Several case reports have looked at outcomes of pregnant mothers with COVID-19 and their neonates.[13–16] Reassuringly, mothers and their babies generally appear to do well.[17, 18] Strong evidence suggests amniotic fluid, placental swabs and cord bloods have consistently tested negative for SARS-CoV-2.[12, 14, 19–21] However, further investigation is required to determine if COVID-19 may damage the placenta. A few cases of neonates delivered to mothers with COVID-19 had increased SARS-CoV-2 immunoglobulin M (IgM) levels.[14, 19, 20] This may suggest intrauterine transmission, however reverse transcription polymerase chain reaction (RT-PCR) for SARS-CoV-2 from these neonates was negative, the IgM may be a false positive. It is not known if the developing foetus is exposed to a community of viruses (virome). Looking more closely at the virome in the amniotic fluid may detect COVID-19.
The question of vertical transmission is especially relevant given the recent history of vertical maternal-fetal transmission of such emerging viral infections as the Zika virus, Ebola virus, Marburg virus and other agents which can threaten the health and survival of an infected mother and foetus . In many studies, most neonates have not acquired COVID-19. Information from nine Chinese mothers revealed there was no evidence of vertical transmission of COVID-19 during pregnancy. The impact of COVID-19 in pregnancy still remains unclear but in addition to the potential for vertical transmission the disease may lead to neonatal complications such as preterm birth as a consequence of maternal fever.
All the breast milk samples from these mothers after the first lactation tested negative for SARS-CoV-2. In LMICS breastfeeding has been traditionally a protective factor against diarrhoea and respiratory infections and death. The benefit of breastfeeding especially with no cases of COVID-19 being transmissible through it still outweighs risks associated with formula feeding. Alternatives to breast feeding are expressed breast milk or donor breast milk. The mothers should adhere to strict hand hygiene, wear a mask, and routinely clean and disinfect surfaces during breastfeeding to reduce the risk of transmission.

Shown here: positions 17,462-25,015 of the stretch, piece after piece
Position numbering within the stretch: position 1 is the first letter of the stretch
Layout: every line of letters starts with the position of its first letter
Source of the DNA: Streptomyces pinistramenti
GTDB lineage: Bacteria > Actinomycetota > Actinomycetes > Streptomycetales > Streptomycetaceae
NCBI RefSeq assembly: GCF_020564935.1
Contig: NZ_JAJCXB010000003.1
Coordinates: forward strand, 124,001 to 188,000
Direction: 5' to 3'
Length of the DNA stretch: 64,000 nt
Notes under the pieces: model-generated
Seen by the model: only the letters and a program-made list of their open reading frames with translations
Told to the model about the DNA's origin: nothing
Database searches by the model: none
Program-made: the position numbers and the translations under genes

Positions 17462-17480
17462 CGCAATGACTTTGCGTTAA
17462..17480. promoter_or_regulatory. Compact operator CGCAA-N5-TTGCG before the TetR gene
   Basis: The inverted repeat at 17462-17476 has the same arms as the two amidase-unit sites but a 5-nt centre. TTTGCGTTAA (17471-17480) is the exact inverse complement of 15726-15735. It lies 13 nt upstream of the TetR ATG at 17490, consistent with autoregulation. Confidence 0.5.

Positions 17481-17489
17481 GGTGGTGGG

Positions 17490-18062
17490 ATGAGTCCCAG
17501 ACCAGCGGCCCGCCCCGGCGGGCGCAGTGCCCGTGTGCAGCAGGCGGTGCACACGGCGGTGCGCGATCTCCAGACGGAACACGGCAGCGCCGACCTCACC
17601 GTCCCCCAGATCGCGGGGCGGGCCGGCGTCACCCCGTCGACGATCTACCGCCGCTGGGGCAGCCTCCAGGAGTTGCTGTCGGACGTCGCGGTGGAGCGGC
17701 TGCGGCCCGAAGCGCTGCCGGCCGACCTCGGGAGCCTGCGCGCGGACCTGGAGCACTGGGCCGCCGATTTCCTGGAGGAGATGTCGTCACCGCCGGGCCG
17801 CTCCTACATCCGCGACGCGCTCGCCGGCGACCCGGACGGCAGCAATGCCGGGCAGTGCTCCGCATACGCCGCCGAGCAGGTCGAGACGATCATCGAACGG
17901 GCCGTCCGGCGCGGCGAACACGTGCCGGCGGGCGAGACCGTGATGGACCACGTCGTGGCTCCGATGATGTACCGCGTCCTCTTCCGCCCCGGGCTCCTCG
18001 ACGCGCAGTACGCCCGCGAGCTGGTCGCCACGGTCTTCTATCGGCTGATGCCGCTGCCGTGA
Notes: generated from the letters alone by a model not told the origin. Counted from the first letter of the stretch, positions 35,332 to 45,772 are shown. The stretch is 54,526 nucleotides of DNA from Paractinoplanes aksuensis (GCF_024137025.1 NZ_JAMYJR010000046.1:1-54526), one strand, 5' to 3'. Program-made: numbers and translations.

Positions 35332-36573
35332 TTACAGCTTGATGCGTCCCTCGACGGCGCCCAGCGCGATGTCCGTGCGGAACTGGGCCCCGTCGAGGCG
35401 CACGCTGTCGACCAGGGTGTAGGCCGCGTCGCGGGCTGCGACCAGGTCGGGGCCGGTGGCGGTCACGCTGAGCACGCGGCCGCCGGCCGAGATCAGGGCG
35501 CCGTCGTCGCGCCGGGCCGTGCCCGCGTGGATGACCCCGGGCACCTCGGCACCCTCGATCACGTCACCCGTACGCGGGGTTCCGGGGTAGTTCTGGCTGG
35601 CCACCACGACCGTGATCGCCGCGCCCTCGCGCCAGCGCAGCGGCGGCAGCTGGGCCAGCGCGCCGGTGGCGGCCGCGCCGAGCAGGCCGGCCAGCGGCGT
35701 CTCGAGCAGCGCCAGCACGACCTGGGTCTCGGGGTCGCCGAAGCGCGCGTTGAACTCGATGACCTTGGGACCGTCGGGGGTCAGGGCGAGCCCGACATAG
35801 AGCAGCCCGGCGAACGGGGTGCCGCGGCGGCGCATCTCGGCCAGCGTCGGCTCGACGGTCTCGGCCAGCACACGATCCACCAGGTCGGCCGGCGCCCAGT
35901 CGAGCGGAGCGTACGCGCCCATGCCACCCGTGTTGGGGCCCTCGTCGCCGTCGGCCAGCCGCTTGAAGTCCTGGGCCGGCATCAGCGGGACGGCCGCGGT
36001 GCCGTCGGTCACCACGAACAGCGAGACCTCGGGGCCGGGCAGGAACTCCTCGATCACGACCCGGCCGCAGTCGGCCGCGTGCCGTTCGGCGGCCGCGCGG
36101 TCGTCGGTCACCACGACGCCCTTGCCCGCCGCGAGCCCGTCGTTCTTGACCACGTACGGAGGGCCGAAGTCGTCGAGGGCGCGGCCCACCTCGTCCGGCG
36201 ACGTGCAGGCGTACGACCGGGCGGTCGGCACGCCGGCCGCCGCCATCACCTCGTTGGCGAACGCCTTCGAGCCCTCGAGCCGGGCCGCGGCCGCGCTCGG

There is uncertainty if a well-baby should be isolated from COVID-19 positive mothers.[26, 27] In LMICS there are not enough isolation areas to cohort well babies. The WHO advocates that mothers should not be separated from their neonates, unless medically indicated. This will also minimize the disruption to breastfeeding during stay in facilities providing maternity and neonate services
The definition for neonates suspected to have COVID-19 infection is those neonates born to mothers with a history of COVID-19 infection in the 14 days prior to delivery and/or 28 days after delivery, or the neonate is directly exposed to those infected with COVID-19 (including family members, caregivers, medical staff and visitors). The diagnosis of COVID-19 neonatal infection should meet the following criteria [28, 29]:
At least one clinical symptom, including unstable body temperature, low activity or poor feeding or shortness of breath.
Chest radiographs showing abnormalities, including unilateral or bilateral milled glass opacities.
A COVID-19 diagnosis in patient’s family or caregiver
A close contact with people who may have or have confirmed COVID-19, or patients with unexplained pneumonia.
Clinical findings, especially in premature infants, are not specific. Therefore, it is necessary to closely monitor vital signs, respiratory symptoms, and gastrointestinal symptoms. Laboratory findings may be non-specific. COVID-19 can be detected in samples taken from the upper respiratory tract (nasopharyngeal and oropharyngeal), the lower respiratory tract (endotracheal aspirate, bronchoalveolar lavage), blood and stool. Currently, the principles of treatment are supportive care and treatment of complications.
This study aimed to identify the incidence of neonatal COVID-19 within our unit, and to describe the clinical characteristics and outcome of mothers and neonates delivered to COVID-19 positive mothers.